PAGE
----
Massachusetts Institute of Technology: Climbing new heights across New England

The MIT Outing Club (MITOC) is dedicated to helping the MIT and Cambridge communities enjoy the great outdoors. Whether it’s hiking, climbing, skiing, biking, camping, backpacking, snow shoeing, or canoeing, think of an outdoor activity and they probably offer it.

MITOC is a network of MIT community members — students, staff, alumni, faculty — and even affiliates from other area schools who come together for year-round outdoor recreation in the company of other outdoor recreation enthusiasts. Together, new and longstanding members have the thrilling opportunity to experience some of the highest, widest, most scenic vistas in the New England region.

Serving as one of the group’s largest programs in the warmer months, School of Rock has been running since its inception in 2014. However, MITOCers were rock climbing as early as the 1940s and have pioneered many climbs of the Northeast since the 1950s. “The program is a great way to teach people how to rock climb outside and advance their skills to more complex styles of climbing,” says Nicolas Romeo, a graduate student in the Department of Physics. “It’s a great way for us to foster our climbing community and recruit the next generation of leaders.”

MITOC members travel to their destinations by carpooling to small and large cliffs in the Northeast, known to climbers as “crags.” Rumney or Cathedral Ledges in New Hampshire, Farley Ledges in central Massachusetts, and the Shawangunk Ridge near New Paltz, New York, are locations the group often frequent for their daring climbs.

Building community outdoors

Over the last decade, rock climbing has continued to grow in popularity, especially after sport climbing made its Olympic debut during the 2020 Tokyo Summer Games. Climbing and hiking are MITOC’s core activities, and “climbing has a higher barrier of entry than hiking because of the increased risk and technical skills required to climb safely,” says Cole Crawford, Harvard University affiliate and member of MITOC.

Community safety and well-being are top priorities of MITOC. The club has a rigorous leadership selection process that involves a substantial application and recommendation system. Climbing leaders are required to have adequate technical, physical, and interpersonal skills in order to lead specific trips. In addition, climbing leaders have formal first-aid training for certain programs. Participants in climbs organized by MITOC and School of Rock are required to attend a number of mandatory lectures and technical review sessions prior to trips in order to learn skills such as building and cleaning anchors, safe belaying and rappelling, placing gear efficiently, picking appropriate climbs, and more.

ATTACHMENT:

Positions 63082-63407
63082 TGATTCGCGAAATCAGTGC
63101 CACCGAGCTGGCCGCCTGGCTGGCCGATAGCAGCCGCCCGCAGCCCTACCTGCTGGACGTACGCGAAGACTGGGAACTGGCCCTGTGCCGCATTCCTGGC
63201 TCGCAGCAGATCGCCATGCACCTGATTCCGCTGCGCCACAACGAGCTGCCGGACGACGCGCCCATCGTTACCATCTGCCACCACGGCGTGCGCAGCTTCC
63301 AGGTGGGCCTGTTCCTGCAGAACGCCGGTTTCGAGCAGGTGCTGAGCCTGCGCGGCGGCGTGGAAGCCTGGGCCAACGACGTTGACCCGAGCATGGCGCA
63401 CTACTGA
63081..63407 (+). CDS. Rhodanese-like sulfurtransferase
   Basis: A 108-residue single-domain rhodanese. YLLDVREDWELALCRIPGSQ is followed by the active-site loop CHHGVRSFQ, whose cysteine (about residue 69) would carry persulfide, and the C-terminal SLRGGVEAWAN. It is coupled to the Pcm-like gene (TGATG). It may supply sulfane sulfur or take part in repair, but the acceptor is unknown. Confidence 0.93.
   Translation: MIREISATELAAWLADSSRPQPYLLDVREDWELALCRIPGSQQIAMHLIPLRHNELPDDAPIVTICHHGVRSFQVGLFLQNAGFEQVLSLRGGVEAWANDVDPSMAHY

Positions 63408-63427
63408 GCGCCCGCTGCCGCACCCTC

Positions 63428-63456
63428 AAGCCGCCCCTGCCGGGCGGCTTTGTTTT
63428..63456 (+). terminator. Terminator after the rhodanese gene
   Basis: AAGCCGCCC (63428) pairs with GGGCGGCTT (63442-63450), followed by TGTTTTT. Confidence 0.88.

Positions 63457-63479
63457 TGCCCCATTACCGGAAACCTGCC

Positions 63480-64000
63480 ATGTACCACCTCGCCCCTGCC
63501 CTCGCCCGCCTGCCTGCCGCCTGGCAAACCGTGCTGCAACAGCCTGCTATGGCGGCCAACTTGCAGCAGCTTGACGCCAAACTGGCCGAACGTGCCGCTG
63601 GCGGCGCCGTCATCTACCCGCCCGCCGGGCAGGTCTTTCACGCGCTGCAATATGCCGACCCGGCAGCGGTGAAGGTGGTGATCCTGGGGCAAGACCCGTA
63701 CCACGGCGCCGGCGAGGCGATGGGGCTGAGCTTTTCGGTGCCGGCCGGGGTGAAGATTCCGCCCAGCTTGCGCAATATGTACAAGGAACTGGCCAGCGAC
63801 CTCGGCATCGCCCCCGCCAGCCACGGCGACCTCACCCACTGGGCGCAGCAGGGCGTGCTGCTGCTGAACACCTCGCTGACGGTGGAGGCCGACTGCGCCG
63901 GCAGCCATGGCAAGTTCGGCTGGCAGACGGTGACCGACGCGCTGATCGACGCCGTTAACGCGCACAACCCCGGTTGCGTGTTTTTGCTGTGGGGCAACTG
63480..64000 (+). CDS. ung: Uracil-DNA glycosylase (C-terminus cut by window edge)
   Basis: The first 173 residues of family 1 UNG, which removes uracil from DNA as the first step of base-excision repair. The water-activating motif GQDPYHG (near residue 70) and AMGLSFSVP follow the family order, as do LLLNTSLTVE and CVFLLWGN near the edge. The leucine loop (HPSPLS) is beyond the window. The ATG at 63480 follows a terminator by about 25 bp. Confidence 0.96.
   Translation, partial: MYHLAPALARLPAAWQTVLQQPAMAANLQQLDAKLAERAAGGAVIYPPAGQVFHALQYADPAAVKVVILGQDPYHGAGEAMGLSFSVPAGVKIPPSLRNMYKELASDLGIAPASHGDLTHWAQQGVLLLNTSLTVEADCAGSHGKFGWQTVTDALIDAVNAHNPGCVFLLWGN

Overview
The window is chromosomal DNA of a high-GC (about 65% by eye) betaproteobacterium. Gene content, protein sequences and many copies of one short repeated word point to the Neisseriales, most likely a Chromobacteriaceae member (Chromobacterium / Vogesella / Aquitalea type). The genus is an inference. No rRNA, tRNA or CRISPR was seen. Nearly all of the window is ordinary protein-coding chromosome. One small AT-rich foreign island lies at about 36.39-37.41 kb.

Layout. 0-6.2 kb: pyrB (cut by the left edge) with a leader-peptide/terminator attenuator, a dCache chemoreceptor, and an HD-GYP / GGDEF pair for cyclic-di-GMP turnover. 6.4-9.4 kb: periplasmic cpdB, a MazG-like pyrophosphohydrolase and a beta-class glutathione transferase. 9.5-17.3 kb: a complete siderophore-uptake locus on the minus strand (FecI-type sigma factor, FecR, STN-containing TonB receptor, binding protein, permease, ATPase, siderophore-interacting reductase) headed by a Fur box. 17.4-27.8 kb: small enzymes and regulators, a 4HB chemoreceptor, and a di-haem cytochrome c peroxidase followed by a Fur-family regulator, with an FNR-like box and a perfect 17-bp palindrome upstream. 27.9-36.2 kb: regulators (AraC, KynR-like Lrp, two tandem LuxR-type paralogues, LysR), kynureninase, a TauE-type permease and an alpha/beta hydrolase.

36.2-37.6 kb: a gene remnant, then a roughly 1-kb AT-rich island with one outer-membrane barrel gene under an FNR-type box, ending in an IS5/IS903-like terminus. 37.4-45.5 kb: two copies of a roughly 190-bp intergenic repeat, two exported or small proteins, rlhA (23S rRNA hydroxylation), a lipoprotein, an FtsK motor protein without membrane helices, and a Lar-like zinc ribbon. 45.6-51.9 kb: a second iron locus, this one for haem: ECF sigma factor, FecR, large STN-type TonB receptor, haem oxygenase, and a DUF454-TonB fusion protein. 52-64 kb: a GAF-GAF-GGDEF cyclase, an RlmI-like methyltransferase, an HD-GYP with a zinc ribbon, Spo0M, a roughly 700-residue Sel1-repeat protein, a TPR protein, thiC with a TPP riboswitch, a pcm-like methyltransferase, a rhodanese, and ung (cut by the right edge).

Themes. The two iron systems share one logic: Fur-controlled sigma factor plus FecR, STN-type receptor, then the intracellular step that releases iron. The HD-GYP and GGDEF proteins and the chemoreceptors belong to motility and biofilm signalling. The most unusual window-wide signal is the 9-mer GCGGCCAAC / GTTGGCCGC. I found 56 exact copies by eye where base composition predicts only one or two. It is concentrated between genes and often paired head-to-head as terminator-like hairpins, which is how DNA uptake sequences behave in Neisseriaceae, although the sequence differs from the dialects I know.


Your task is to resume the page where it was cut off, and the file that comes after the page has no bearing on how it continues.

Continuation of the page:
Once safety measures are reviewed and in place, community members have the option to participate in two different climbing tracks: the sport track or the traditional climbing track. Beginner climbers typically start off on the sport track, which often involves the use of a rope and where the goal is to take indoor climbers to a stage where they can confidently and safely climb outdoors on permanently bolted sport routes up to 35 meters in length. The traditional track, also known as the “trad track,” is a more advanced version of climbing with the use of a rope, but without using permanent equipment. Trad climbing requires more gear, more rock-climbing experience, and is more difficult to get into safely without active mentoring.

The primary goal of MITOC’s School of Rock program is to help people become self-sufficient outdoor climbers. Crawford shares that oftentimes climbing partnerships form and grow organically out of the dedicated time spent together climbing and sharing adventures high on a remote mountain. Alongside the community building aspect of the sport, rock climbing is known to be a great workout that has strong benefits for an individual’s mental, physical, emotional, and social well-being. Also, there are climbs for every ability level. “It is not just about strength. A large part of the sport is learning how to overcome the fear of falling, deciphering complex sequences of movement, and staying focused through them,” says Romeo. “Math and climbing are really the only things that get my brain to focus like that, and I love it.”

To some members, rock climbing is like solving a puzzle that requires focus. “I love it because it is both a great workout and involves some level of mental engagement that lifting or running or something doesn’t really have,” says Grady Thomas, a sophomore in electrical engineering and computer science. “The problem-solving aspect of it is really fun. It is also a great excuse to get outside and hang out in a pretty place.”

While there can be a number of barriers to outdoor recreation — money for transportation or gear, lack of experience, or lack of partners — the School of Rock program tries their best to eliminate these barriers to allow community members to learn how to climb outside safely. “We really just want to get people stoked on climbing outside!” says Crawford.

As the weather turns colder, MITOC is preparing for Winter School, its largest annual event held during MIT’s Independent Activities Period (IAP), and they encourage anyone interested to join them outside in January.

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